Having seen them in action, I can honestly say the phrase "busy as beavers" is an understatement - these guys are the most organised logging operation you will ever see!


Wow! Watching them at work would be something to behold. It would sure make it worthwhile to get up at 5 a.m. just for the show. What a privilege!

Glad to hear that at least Calgary took steps to accommodate a fair number of beavers in the city. Three thousand of the busy critters within a city of over a million is impressive. Other jurisdictions would have chalked them up as a nuisance (which as you point out they can be by doing in the neighbourhood trees) and have them culled.

Mind you, although Calgary sometimes struts a roughneck and redneck image, I found it to be a clean and well-kept city with a big heart. Most residents would likely take the side of the beavers.

You gotta luv this country and its contradictions!! Cheers!


The idea of the ultra early morning walk was given to me by a friend from Edmonton. She is a baker, starts work at 4 am, but would go for a walk along the riverbank at 3:30am (even in winter!). She said on a good day there were dozens of them, the earlier you were out there , the more you got to see.

In calgary they started putting chicken wire around the base of the riverfront trees, because property owners alongside the river complained about losing the trees. So, the ever resourceful beavers started going further away from the bank, and into some of the backyards (they didn't have back fences). Then these same property owners started calling for population control. NOt surprisingly, the city ad most other people gave this little notice. If you live by the bank of a Canadian river, you should expect (hope) to see beavers! One property appraiser did a quick "market survey" and concluded that the riverbank property was worth about another $50k per lot because people would buy there just to get to see the beavers!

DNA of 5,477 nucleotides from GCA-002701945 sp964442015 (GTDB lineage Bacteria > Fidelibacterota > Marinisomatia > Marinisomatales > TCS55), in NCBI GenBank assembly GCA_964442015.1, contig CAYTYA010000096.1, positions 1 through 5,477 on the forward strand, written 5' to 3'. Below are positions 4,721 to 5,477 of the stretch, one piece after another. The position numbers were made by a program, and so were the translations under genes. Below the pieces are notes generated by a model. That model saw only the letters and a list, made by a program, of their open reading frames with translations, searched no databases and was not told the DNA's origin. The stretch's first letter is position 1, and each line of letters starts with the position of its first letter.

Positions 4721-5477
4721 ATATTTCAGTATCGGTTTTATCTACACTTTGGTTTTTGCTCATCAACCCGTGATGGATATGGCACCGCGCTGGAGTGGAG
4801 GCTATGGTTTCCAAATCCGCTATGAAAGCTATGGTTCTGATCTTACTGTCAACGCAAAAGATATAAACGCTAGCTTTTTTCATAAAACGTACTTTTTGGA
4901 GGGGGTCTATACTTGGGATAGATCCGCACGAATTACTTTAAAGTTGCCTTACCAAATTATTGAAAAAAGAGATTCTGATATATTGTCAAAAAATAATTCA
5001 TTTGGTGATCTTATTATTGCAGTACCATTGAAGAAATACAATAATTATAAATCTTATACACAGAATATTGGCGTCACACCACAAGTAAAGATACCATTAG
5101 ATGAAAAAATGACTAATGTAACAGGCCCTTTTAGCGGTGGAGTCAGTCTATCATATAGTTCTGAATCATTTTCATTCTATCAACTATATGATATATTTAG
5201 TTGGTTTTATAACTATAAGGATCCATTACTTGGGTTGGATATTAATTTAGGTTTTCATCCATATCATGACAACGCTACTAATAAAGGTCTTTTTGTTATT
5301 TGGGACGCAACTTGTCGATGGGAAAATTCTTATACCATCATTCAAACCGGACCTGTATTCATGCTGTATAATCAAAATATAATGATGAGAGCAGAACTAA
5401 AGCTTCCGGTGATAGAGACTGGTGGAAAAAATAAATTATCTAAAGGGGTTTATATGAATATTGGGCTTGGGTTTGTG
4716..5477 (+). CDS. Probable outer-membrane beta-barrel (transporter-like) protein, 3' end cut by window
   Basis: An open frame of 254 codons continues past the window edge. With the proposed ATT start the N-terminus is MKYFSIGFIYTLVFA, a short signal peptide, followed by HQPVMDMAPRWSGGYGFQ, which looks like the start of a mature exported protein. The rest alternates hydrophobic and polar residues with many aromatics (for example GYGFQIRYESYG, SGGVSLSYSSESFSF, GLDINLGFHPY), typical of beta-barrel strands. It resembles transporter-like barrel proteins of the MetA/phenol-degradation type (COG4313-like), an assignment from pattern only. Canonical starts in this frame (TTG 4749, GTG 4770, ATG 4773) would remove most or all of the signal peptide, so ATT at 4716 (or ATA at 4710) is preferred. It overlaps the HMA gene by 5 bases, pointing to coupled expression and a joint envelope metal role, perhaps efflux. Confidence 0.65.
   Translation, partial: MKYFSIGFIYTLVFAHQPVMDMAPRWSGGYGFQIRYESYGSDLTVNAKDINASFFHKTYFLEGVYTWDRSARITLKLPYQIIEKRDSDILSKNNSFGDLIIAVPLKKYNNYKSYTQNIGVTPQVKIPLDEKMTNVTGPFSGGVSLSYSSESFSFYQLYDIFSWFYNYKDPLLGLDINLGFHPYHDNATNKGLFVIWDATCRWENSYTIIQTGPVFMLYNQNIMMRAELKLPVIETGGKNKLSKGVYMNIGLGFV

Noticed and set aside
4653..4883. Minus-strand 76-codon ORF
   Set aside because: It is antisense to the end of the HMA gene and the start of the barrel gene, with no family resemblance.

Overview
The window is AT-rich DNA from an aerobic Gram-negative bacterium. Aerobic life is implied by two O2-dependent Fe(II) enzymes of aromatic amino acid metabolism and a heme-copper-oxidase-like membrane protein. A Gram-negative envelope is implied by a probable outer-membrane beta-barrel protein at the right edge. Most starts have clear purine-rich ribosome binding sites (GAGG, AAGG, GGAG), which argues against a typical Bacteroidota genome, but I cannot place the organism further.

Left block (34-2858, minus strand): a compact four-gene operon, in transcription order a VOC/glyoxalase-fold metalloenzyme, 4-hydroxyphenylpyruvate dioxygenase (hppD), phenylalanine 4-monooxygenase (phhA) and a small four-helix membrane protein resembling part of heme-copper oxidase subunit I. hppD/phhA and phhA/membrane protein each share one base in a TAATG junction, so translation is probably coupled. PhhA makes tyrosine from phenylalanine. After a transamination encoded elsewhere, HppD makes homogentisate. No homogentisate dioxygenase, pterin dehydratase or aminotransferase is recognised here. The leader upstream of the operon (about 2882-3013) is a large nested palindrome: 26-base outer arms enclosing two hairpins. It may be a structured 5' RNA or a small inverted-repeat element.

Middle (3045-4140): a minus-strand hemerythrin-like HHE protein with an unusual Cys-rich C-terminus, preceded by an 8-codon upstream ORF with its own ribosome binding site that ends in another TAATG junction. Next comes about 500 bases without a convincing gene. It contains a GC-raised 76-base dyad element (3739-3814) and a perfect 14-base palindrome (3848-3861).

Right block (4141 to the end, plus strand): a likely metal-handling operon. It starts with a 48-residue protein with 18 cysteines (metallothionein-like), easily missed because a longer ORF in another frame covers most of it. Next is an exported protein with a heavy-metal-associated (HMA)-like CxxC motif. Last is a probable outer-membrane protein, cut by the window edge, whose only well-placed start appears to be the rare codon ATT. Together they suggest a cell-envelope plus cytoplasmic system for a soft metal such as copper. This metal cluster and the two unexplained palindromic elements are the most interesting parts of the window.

Calgary really is a great city. I lived on the Elbow River, (in a rental apt) and could walk off the back lawn into the river, and go for a swim (in summer). 50 yards upstream was a nice swimming hole the size of an olympic pool, complete with a rope swing from a tree! 50 yds downstream it was all shallow gravel bed, and on hot day you could take a few chairs out there and sit in the ankle deep water having a beer. For a couple of weeks in late June, the during freshet, the river was at it's "highest", meaning a bout waist deep most places, and everyone would get out in inner tubes, air beds etc and float down the river. A mate of mine borrowed his Dad's Zodiac, and we went down in a 15' Zodiac, cooler full of beer and a few girls - made all the other guys feel very inadequate on their inner tubes! Must have been hundreds of people out that day, and then went to the Stampede party that night for a charcoal spit roasted steer.

In winter I could walk right over it, we scraped off a hockey rink, and after a snowfall, put on my snow shoes and walk all the way downtown (you could see where the thin ice was). We cut a couple of holes in the ice rink and sank some submersible garden lights in there, and let if re-freeze. Turn them on at night and the skating rink glowed as if it was over a nuclear reactor! Made for a great backdrop to a winter firepit party in the backyard. I'm amazed we never got in trouble from the city for any of it.

Yep, a great city. Your life is not complete until you've been there for Stampede.

Didn't realize that beavers were nocturnal... or maybe they are just first risers. Either way, the early bird does get the worm... or barring that, a good view. And I think it's neat that the critters may be the ideal neighbours to increase property values. Can't beat that.

Besides, the beavers put people to shame with their work ethic.

Been to Calgary twice, once in August 1980 (if memory serves me right, I had just missed the Stampede by a few days) and the second time in October 1997 (at the beginning of fire pit season). One of these days I'll get to see the Stampede and, as you say, complete my life.

Calgary is a great city. Ideal for the adventuresome, the young, and the young at heart.


Hi Tom,

They could very well have been related (as would be true of three-quarters of the local population !).

I wouldn't want to cross paths with an angry beaver, and you sure as hell don't want to p*ss off a Canadian beaver: http://www.youtube.com/watch?v=VUqsF8vbR_Q


Hey Paul,